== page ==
Hofstra's Mack Sports Complex was filled with a roaring crowd on Monday, but they weren't there to cheer for a basketball team.
Instead the parents and loved ones of 934 Benjamin N. Cardozo High School seniors packed the stands to cheer on the superstars of the day, who were there to received their high school diplomas.
One of those superstars was Valedictorian Jian Xiang Xia, who made it to the top of the class, despite the challenges of being an English as a second language learner. Xia came to the U.S. when he was eight, and worked diligently to learn English well enough to conquer his academics.
Xia told the crowd that he was nervous about having to give his first speech, and that writing wasn't his forte, but gave a sharp address despite self doubts. "Do what you need to do first, and want you want to do second," Xia said. It was a bit of advice one of his favorite teachers gave him. Xia said he believed his generation would be "burdened with both national and international problems," but that their Cardozo education had prepared them to take hold of those problems.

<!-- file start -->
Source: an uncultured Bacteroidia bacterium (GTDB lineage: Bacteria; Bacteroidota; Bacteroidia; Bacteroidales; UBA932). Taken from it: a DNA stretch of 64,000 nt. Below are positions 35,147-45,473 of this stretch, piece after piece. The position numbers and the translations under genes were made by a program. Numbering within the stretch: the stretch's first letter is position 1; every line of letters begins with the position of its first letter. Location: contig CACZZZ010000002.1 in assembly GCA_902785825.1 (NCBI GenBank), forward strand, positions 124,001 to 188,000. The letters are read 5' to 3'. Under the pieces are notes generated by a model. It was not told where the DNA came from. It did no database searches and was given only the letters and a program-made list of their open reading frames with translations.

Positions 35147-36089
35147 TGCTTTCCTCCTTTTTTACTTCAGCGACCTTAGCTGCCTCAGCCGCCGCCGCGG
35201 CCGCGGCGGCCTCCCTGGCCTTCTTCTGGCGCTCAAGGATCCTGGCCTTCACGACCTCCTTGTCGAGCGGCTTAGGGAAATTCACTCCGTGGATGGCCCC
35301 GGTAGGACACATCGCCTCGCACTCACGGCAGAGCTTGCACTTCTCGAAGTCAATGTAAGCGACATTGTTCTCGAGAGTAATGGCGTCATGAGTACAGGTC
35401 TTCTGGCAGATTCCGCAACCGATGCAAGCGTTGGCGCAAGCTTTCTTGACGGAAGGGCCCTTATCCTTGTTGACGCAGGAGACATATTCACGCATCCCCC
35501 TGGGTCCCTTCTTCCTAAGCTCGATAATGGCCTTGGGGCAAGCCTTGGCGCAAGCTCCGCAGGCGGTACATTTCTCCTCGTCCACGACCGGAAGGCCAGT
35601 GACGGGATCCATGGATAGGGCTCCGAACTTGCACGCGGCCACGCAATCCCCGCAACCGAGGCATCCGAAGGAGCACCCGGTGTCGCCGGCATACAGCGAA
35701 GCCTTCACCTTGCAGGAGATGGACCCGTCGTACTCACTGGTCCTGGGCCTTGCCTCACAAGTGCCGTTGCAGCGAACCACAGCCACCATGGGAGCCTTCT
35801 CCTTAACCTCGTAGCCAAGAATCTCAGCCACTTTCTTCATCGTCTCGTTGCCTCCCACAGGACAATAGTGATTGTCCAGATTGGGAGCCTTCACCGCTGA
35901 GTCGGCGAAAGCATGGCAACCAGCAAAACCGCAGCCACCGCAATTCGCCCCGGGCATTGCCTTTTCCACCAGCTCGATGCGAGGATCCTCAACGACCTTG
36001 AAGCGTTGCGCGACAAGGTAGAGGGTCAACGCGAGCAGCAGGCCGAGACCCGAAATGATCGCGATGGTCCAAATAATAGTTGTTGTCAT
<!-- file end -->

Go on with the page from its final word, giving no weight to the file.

Salutatorian Allison Lawsky agreed, saying that Cardozo is "the best high school in New York City. "I don't know about you but my high school experience didn't involve mean girl cliques or singing in the hallways," she added.
The entire arena seemed to have warm feelings for the class' alma mater—and for the kids themselves. The event's security personnel—who work on the Cardozo campus as well—seemed proud of the students achievements. "They're great kids," one security officer told Patch. "You'll love them," he added.
Indeed, this reporter knows very well that they're good kids, because they come from hardworking, spiritful parents who have built a great community.
On a personal note, the graduation was full of poignancy for me as well. I've been working for Patch as Bayside's local editor for nearly two years, and covered the Bayside beat at a newspaper for an additional year previous to joining Patch. But this Wednesday, June 27—the day Bayside High will graduate its seniors—I will be moving on to another position within Patch.
I will miss the community very much. Just as graduates customarily say to one another, I hope you'll say hello when you see me around. And I mean it.